For some amazing reason, we made the decision not to wait for all schools to be out for vacation but to jump in and begin on a the first Monday in June with a "soft" launch.  That really helped to spread out the registration process (explaining the program is always a little more effort than is needed on the return visits). We already had a couple of hundred kids signed up, so when the public school kids joined the sign-up throngs, it wasn't as intense.

Next we didn't offer any programs until the second week of SLP. So all our efforts went into getting kids set up for the SLP in that first week. We typically sign up about half of the total kids in that week so that is no small thing.  The program we offered in the second week was a DIY decorating program that had kids create space decorations that we used everywhere. It was mellow prep, one staffer responsible and left most of the staff free to serve the kids.

Next good idea - we didn't start our storytimes until the third week. By the end of the second week we have the majority of kids who will be involved signed up. So now we just had the preschool crowd for late sign-ups and they have more of the room to themselves during our nine storytime sessions.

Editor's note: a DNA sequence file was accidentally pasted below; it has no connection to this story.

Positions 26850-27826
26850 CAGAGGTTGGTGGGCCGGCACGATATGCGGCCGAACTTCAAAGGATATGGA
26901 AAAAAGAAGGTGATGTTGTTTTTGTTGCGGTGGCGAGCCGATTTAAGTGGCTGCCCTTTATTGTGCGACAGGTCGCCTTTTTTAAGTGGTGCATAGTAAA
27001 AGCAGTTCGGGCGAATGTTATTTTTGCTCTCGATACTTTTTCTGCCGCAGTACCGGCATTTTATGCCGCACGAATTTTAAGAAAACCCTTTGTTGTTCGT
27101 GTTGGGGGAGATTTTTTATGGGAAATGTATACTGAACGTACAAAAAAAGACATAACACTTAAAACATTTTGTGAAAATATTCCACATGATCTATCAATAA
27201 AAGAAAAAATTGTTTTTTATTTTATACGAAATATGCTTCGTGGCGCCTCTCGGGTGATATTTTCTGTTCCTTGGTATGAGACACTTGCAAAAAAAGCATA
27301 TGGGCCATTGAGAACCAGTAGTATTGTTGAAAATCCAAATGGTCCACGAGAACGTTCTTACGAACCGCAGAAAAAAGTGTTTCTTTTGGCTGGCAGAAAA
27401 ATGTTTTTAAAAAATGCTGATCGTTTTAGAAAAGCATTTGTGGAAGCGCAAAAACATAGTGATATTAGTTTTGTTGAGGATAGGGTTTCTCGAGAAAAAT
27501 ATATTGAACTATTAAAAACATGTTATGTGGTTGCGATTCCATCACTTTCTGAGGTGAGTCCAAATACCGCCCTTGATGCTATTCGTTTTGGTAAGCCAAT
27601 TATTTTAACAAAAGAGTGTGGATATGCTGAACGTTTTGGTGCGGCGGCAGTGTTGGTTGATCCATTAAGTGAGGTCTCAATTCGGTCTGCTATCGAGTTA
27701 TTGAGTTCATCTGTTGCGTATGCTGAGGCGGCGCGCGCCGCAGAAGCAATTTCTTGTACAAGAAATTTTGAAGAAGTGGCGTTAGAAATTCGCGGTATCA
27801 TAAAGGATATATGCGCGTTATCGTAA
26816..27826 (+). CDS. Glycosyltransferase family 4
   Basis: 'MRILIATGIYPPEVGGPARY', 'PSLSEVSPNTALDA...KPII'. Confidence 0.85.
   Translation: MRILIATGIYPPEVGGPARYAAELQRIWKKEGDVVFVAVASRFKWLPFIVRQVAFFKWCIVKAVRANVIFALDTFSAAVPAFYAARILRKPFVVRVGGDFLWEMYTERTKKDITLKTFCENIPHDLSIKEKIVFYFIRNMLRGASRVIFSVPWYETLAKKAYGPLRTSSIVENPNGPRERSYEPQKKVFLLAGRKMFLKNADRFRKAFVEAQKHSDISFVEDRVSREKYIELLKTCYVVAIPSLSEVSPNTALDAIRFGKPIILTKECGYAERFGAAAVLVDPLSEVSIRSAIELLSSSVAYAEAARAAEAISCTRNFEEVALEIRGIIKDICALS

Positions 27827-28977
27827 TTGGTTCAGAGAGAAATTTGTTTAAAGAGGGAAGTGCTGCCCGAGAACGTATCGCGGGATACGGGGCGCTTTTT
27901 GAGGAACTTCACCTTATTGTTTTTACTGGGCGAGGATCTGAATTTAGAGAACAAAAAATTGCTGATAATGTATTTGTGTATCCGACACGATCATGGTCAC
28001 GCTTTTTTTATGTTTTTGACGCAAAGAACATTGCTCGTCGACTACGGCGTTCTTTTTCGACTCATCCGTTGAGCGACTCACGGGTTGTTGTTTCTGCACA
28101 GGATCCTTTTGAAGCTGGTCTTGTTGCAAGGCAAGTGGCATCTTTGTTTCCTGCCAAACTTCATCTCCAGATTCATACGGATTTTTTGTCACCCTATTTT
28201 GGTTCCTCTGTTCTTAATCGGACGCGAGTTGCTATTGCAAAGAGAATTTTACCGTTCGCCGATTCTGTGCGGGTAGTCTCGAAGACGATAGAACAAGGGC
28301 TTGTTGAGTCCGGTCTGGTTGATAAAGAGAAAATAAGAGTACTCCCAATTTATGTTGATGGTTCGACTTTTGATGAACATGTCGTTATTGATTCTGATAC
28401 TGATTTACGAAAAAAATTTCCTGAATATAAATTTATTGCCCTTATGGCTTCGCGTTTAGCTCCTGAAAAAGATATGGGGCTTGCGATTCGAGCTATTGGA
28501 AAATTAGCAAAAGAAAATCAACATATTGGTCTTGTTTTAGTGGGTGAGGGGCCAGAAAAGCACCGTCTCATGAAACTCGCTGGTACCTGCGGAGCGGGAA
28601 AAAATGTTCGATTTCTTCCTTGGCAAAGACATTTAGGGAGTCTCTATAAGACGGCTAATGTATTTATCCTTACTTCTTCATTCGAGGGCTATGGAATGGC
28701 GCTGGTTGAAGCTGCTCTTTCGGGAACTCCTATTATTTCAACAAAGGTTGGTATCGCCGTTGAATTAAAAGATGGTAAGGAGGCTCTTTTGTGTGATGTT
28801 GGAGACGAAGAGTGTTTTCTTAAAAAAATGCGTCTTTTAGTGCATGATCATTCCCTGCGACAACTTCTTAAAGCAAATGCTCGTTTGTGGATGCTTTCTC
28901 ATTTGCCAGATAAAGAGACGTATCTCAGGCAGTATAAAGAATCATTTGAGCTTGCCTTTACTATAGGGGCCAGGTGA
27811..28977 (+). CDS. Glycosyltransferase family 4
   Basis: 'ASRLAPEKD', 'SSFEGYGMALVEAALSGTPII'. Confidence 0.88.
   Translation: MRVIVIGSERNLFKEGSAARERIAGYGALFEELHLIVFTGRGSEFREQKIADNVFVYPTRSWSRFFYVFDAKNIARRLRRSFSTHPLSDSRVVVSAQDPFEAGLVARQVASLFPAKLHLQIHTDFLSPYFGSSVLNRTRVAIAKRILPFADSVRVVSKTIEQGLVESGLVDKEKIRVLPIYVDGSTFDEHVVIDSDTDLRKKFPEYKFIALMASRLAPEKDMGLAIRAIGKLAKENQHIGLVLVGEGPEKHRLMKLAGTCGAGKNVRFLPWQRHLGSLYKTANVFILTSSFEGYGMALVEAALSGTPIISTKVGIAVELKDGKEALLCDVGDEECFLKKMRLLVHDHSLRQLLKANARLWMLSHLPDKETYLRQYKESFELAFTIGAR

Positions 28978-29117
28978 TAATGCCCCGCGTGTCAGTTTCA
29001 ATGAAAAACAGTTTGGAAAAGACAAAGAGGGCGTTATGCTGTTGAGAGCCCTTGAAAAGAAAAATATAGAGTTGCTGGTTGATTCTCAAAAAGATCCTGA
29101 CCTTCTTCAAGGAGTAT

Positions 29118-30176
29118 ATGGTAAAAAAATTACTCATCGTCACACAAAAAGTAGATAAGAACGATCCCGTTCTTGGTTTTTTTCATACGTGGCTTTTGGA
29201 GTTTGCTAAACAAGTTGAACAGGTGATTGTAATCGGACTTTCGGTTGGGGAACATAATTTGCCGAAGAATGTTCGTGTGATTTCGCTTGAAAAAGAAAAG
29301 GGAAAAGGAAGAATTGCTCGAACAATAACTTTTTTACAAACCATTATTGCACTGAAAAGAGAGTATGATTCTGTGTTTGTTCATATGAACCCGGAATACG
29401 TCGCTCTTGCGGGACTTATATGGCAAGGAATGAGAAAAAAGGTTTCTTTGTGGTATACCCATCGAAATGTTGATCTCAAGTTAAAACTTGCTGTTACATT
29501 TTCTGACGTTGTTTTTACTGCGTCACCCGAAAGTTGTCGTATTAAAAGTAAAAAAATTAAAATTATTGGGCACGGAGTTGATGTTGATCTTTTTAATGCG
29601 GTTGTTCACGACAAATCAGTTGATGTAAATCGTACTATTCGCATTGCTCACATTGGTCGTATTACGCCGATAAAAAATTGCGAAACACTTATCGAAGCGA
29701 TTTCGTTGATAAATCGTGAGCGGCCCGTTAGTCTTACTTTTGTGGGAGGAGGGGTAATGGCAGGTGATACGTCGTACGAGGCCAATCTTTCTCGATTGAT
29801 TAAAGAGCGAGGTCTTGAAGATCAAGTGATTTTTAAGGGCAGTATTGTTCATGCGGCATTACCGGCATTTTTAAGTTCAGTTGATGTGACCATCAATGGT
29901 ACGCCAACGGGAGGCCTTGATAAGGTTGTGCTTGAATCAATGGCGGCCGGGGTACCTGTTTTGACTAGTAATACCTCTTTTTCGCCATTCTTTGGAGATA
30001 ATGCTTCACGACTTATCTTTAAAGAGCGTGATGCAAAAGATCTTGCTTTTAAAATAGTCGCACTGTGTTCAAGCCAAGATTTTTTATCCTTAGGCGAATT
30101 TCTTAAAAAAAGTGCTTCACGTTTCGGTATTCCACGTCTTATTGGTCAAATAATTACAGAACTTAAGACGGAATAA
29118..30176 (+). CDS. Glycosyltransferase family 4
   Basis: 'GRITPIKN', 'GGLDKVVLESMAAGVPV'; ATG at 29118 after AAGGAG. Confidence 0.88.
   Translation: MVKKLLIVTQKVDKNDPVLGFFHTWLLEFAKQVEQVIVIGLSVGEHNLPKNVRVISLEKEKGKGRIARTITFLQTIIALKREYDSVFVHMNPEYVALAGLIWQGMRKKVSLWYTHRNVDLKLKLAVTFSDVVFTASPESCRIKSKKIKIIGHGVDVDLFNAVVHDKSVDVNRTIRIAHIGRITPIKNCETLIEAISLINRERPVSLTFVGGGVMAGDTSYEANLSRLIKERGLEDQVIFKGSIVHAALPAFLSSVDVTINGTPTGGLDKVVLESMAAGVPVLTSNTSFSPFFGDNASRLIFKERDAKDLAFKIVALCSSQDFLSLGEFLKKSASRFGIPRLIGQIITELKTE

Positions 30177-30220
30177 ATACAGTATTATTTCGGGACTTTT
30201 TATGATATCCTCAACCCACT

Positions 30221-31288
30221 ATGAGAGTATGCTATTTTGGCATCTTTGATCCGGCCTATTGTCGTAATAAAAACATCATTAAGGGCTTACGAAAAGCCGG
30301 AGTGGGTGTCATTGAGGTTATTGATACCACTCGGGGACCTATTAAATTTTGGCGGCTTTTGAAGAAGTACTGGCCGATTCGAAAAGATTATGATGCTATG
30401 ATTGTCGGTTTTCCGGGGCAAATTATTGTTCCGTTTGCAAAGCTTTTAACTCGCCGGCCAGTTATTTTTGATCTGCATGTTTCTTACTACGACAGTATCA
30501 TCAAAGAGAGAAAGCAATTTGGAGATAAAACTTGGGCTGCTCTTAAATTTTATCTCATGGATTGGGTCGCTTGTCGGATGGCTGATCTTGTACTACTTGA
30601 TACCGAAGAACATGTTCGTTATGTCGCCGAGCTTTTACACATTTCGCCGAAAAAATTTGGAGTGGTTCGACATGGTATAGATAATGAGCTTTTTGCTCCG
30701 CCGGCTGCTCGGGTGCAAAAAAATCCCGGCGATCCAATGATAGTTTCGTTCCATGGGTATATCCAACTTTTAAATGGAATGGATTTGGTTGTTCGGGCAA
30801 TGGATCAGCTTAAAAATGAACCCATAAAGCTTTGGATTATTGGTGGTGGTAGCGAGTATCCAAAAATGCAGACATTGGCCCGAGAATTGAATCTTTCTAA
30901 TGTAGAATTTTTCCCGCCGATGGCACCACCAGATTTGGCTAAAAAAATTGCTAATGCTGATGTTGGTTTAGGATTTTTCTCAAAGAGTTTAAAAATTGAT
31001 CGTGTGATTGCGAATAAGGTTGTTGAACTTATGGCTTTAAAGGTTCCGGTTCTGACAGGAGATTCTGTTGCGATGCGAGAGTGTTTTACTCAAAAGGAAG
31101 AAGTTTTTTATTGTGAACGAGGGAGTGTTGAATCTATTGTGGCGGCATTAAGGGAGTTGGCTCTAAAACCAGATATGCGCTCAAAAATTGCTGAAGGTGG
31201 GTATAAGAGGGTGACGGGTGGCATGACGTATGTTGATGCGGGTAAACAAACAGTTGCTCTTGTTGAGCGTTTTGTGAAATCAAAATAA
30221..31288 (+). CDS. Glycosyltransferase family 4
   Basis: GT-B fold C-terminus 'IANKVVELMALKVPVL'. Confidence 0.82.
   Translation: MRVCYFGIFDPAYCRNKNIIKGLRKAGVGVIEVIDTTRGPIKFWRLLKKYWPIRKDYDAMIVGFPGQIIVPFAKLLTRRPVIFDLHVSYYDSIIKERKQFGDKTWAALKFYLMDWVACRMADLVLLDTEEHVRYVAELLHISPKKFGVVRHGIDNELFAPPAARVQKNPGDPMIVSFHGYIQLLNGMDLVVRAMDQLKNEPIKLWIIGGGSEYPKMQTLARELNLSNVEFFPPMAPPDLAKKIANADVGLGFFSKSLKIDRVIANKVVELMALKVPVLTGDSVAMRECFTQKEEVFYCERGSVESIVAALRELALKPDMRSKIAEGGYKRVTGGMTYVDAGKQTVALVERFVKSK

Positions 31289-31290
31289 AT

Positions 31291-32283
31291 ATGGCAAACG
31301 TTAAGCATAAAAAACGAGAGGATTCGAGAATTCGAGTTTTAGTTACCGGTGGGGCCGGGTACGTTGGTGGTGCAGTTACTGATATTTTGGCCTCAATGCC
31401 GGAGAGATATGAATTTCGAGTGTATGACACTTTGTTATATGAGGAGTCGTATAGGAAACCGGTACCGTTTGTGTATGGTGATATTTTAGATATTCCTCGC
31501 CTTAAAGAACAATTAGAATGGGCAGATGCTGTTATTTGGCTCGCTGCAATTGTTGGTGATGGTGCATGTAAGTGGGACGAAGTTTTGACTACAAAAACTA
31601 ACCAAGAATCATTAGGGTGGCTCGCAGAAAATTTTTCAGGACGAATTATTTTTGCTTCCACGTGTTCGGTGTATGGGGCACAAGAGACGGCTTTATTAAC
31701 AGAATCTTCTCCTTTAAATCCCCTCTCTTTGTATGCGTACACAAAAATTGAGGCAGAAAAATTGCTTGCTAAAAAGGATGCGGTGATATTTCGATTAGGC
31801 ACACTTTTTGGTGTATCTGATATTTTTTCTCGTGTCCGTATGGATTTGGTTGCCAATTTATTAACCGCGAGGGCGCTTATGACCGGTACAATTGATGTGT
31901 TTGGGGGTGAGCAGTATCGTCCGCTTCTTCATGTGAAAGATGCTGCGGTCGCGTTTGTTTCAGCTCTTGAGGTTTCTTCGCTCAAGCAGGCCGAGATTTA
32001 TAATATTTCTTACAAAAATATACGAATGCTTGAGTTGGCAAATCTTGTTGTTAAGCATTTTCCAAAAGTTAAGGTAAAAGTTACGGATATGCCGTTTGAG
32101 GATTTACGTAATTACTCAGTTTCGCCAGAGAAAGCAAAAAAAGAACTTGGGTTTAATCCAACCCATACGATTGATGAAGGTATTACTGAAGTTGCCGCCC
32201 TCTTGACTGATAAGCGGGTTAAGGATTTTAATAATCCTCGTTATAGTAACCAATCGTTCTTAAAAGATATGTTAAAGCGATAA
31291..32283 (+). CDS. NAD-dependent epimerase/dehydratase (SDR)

Combine all this with our simplified elementary age SLP and we have a recipe for a much lower stress summer.  And it needs to be, since I am heading to ALA and abandoning my teammates! But I tell you I feel way less guilty since we made summer reading easier for staff, families and the kids!


Self-Publishing - Gaaaaahhhh!

In a post entitled "The Self-publishing paradox; or, why I love my editor", author Shannon Hale carefully lays out her reasons to celebrate books that are professionally published as opposed to self-published.  I am with her all the way. As a long-time reviewer; as someone who has served on both the Caldecott and Newbery committees; as someone who cherishes beautifully crafted writing, plot and illustrations for children, I am aware of how grating most self-published books are.

Agents, publishers and editors fulfill a key role in the evolving work of authors. I am sure I am not alone in listening to book creators talk about multiple rejections that spurred them on to re-craft and refine their writing and make their books even better. Editors work closely with writers and illustrators to bring out the best quality books.And the publishing houses provide massive support for the books they publish that a self-published author handles on their own. Editorial Anonymous also advised on this topic here.